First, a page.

Friday, May 31, 2019
Social Hysteria in The Lottery Tradition is a aboriginal theme in Shirley Jackons short story The Lottery. Images such as the black box and characters such as Old Man Warner, Mrs. Adams, and Mrs. Hutchinson display to the reader not only the tenacity with which the townspeople cling to the tradition of the lottery, but also the wavering support of it by others. In just a few pages, capital of Mississippi manages to examine the sometimes long forgotten purpose of rituals, as well as the inevitable questioning of the necessity for such customs. The black box represents around the only part of the original ritual that has been preserved since the lottery began. It is there not only to hold the papers that will be drawn, but also to represent to the townsfolk the tradition. The black box is constructed of pieces of the original box, a link to the time when the purpose of the lottery was clear. Most of the old custom has been forgotten forest chips have been replaced with paper slips , and on one can remember the recital and ritual salute that had previously been part of the lottery but the o...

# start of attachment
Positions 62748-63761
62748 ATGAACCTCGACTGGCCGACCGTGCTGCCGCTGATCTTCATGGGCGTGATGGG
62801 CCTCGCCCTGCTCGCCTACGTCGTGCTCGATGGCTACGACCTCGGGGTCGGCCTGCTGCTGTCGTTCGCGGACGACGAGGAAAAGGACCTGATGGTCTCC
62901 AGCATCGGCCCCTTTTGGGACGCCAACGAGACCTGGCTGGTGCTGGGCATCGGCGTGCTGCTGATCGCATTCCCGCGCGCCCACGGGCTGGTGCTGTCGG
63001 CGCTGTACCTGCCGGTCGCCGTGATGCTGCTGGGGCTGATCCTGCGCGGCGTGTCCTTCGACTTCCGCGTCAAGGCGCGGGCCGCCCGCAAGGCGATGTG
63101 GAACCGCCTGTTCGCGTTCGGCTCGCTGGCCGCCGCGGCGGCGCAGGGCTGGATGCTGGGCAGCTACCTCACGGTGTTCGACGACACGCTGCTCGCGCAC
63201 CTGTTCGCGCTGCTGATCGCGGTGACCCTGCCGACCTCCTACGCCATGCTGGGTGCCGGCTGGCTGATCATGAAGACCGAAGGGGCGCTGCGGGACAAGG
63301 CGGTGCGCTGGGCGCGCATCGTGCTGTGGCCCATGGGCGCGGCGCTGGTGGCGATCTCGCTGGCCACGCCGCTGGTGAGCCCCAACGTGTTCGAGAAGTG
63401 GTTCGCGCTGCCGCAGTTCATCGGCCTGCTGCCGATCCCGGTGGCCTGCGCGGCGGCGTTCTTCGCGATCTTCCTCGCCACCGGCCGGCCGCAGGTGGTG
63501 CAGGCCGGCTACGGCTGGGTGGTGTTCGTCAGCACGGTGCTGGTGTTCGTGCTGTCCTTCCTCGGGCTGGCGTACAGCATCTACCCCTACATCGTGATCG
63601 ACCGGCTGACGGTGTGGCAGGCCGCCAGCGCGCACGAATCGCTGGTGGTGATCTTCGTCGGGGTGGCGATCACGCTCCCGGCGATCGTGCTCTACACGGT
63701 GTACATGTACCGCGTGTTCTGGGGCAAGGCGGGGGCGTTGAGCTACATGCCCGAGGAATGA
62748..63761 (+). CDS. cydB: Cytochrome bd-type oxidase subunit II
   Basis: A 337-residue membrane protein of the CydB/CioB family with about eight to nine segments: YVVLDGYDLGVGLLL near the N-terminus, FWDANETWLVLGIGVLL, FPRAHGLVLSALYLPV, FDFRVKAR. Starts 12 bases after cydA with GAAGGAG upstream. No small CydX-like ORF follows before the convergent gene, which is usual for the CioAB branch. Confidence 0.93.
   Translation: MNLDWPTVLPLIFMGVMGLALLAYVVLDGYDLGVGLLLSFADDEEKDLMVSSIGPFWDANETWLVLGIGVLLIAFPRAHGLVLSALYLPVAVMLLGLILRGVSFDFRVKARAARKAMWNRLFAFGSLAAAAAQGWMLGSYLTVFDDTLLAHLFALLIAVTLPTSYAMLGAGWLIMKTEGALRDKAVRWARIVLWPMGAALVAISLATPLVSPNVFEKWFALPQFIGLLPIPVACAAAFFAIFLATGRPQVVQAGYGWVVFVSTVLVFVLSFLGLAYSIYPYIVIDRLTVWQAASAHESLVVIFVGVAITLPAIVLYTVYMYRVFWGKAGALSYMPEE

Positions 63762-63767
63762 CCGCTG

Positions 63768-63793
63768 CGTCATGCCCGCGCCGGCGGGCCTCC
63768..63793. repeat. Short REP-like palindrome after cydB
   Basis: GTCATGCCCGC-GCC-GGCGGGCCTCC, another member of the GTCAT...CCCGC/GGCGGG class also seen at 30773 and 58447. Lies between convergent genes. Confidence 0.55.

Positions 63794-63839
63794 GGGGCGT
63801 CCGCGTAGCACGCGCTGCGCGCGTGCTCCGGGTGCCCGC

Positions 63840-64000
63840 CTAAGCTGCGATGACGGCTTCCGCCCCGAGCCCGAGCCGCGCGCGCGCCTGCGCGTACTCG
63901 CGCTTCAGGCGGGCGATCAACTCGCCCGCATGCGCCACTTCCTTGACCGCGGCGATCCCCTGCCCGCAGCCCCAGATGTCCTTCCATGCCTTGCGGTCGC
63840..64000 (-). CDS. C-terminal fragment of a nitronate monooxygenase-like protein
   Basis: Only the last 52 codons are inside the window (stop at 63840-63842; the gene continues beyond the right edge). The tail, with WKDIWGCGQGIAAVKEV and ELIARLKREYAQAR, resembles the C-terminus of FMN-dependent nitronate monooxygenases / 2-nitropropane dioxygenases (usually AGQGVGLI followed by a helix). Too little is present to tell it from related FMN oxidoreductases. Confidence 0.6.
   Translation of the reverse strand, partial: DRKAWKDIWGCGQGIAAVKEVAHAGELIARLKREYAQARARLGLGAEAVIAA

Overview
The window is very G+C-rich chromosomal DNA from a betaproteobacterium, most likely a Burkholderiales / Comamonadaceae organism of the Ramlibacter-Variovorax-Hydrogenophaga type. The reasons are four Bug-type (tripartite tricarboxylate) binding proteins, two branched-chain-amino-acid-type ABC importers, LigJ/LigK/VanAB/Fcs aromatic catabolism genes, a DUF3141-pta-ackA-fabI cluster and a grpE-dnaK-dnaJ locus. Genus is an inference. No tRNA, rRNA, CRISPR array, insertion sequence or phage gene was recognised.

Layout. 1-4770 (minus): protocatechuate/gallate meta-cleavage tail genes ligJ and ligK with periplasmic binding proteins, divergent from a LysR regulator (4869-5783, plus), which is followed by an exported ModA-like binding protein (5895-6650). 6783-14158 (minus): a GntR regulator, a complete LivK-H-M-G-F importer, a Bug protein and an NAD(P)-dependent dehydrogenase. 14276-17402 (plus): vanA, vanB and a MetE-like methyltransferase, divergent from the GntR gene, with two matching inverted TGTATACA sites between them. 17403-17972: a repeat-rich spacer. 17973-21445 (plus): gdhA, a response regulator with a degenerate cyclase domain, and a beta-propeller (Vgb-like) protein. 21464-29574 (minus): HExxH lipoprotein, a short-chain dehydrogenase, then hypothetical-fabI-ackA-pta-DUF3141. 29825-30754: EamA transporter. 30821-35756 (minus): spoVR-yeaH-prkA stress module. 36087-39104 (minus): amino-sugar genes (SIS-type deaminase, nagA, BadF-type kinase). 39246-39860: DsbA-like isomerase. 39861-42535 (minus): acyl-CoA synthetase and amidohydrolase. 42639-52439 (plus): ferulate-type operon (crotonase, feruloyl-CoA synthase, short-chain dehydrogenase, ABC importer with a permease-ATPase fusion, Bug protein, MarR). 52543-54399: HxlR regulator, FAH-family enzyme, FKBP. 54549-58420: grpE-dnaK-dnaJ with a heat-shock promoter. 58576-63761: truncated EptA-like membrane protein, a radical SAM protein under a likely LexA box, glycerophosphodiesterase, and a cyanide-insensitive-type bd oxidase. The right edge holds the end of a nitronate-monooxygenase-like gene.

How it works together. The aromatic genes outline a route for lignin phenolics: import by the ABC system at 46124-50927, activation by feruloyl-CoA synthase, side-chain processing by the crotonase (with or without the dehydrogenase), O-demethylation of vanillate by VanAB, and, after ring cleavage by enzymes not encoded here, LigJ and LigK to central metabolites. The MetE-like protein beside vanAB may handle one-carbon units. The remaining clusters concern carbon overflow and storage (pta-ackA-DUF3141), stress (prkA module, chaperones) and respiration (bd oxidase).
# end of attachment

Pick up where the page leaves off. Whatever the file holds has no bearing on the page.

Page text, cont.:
Thursday, May 30, 2019